The next morning, after sheriff's deputies had found Sullivan's body, Ojard arrested defendant for murder. Ojard took defendant, at defendant's request, to see Father McEnery in Carlton County and, on the way back, Cuypers gave another statement to Ojard, admitting the burglary of Fosgate's home. He also said he drove Sullivan into the woods, hoping to get a tape recorded admission of Sullivan's sexual molestation of Rebecca Colstad so that Sullivan could be brought to justice. Defendant said he only intended to scare Sullivan into admitting what he had done but when Sullivan kept saying he didn't know and turned to walk away, defendant got madder and madder and shot him.
On January 12, 1990, Cuypers was indicted by a St. Louis County grand jury on charges of premeditated murder in the first degree (Minn.Stat. § 609.185(1)); first degree felony murder (Minn.Stat. § 609.185(3)); kidnapping (Minn.Stat. § 609.25, subd. 1(3)); and burglary in the first degree (Minn.Stat. § 609.582, subd. 1(c)). The trial court stayed proceedings and ordered a Rule 20 evaluation. On April 9, 1990, the trial court found defendant competent to stand trial and ordered resumption of criminal proceedings. Defendant moved for dismissal of the indictment, for a change of venue, and for suppression of physical evidence including two letters seized by his jailers while he was in the St. Louis County jail awaiting trial. The trial court denied those motions. After a jury trial, defendant was found guilty of all charges and sentenced to a mandatory term of life imprisonment for first degree premeditated murder and to a concurrent term of 108 months in prison for burglary. This appeal followed.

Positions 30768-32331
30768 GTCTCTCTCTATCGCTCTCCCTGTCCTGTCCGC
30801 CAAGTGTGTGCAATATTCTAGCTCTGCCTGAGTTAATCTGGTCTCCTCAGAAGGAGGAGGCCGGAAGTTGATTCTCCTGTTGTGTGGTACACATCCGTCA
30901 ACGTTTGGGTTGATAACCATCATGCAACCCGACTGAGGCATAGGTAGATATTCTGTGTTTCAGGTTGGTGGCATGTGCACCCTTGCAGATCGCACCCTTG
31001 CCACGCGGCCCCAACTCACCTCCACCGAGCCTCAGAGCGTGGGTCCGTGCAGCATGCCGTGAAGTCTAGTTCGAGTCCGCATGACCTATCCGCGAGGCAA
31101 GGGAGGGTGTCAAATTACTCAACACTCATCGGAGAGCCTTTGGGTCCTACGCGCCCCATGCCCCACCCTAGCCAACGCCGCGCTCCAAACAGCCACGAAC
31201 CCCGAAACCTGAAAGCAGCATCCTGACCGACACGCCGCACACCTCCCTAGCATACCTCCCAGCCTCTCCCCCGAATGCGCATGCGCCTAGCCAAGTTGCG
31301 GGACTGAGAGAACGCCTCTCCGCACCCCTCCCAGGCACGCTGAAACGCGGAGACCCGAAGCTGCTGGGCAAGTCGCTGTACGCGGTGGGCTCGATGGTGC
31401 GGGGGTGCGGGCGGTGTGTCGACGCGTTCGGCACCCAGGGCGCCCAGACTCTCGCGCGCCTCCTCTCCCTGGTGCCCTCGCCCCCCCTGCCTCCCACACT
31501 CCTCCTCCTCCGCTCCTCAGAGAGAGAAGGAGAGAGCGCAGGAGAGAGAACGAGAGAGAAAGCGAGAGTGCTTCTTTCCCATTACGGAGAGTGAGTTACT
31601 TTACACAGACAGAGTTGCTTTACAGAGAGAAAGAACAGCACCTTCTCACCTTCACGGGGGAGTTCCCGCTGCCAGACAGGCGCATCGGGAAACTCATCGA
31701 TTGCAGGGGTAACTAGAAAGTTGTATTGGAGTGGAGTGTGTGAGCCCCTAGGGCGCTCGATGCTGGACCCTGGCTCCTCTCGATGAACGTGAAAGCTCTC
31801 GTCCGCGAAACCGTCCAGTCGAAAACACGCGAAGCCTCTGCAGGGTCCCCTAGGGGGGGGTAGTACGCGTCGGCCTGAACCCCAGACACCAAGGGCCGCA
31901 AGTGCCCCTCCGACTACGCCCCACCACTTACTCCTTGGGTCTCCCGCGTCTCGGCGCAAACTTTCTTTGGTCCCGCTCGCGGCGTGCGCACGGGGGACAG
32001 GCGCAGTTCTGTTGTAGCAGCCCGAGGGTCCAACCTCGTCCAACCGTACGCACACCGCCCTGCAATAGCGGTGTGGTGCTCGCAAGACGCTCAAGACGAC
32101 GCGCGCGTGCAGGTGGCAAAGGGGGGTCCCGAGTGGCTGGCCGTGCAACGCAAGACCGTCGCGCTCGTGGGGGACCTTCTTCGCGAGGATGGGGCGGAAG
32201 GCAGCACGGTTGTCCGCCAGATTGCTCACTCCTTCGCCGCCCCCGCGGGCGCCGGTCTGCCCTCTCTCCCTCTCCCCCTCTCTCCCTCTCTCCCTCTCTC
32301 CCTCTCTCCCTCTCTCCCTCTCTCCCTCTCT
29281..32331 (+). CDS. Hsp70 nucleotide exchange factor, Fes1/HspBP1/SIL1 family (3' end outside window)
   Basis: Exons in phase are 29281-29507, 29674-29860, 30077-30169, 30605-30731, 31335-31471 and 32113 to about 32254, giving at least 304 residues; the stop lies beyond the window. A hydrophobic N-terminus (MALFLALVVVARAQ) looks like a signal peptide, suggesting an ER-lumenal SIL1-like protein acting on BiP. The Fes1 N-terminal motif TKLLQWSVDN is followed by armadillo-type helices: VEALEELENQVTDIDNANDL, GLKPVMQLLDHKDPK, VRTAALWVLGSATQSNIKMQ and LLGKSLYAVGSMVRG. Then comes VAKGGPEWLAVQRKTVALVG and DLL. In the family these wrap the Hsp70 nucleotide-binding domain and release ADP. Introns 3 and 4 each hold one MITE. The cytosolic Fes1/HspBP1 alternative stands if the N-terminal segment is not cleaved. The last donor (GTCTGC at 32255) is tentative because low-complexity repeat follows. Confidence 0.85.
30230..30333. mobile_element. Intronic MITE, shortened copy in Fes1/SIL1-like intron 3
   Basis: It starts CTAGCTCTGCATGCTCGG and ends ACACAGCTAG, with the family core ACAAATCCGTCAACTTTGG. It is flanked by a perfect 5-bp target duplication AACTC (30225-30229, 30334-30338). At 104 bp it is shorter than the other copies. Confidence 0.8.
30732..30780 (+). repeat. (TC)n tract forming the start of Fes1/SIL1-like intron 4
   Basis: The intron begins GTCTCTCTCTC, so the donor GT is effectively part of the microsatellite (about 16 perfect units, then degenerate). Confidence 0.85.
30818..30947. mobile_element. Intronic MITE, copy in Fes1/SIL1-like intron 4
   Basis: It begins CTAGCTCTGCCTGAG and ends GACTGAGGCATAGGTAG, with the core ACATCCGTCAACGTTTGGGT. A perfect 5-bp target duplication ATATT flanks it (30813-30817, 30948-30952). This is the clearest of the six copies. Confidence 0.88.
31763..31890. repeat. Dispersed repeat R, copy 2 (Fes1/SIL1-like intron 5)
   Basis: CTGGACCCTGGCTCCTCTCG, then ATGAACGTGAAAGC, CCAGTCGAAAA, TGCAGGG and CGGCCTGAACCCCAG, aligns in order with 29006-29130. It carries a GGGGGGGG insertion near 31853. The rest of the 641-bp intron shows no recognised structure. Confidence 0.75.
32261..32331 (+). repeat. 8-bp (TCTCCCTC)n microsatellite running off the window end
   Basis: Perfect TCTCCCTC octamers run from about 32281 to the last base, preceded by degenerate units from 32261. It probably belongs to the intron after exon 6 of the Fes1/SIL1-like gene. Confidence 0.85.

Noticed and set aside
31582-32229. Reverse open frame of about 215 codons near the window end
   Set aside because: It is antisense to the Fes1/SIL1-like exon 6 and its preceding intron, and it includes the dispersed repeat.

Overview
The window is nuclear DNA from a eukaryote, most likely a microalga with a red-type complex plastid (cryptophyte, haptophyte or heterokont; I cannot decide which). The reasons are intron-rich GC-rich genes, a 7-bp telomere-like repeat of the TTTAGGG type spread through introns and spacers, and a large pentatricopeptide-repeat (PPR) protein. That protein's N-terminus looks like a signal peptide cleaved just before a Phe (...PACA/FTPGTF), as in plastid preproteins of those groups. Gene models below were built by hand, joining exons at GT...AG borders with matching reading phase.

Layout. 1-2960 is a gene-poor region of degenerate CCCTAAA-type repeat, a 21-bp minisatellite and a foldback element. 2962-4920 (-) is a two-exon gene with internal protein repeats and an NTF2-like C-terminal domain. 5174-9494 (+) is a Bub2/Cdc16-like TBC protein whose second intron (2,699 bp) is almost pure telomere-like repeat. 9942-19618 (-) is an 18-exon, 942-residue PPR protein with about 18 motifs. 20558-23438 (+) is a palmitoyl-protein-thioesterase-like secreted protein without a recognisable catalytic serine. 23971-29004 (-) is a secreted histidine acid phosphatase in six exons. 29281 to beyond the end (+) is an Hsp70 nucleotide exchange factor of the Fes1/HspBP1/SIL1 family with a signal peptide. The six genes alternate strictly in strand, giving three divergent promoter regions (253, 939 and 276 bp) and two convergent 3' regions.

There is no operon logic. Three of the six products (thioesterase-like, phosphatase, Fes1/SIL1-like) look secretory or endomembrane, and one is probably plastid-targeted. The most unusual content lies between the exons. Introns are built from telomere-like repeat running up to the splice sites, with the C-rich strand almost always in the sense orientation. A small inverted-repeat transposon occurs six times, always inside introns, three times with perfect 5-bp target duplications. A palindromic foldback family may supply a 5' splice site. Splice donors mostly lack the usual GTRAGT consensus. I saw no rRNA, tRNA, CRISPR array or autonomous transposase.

1. The primary issue defendant raises is that his federal and state constitutional rights were violated by the admission at trial of two letters he wrote while in jail awaiting trial which were seized by his jailers without probable cause or a warrant.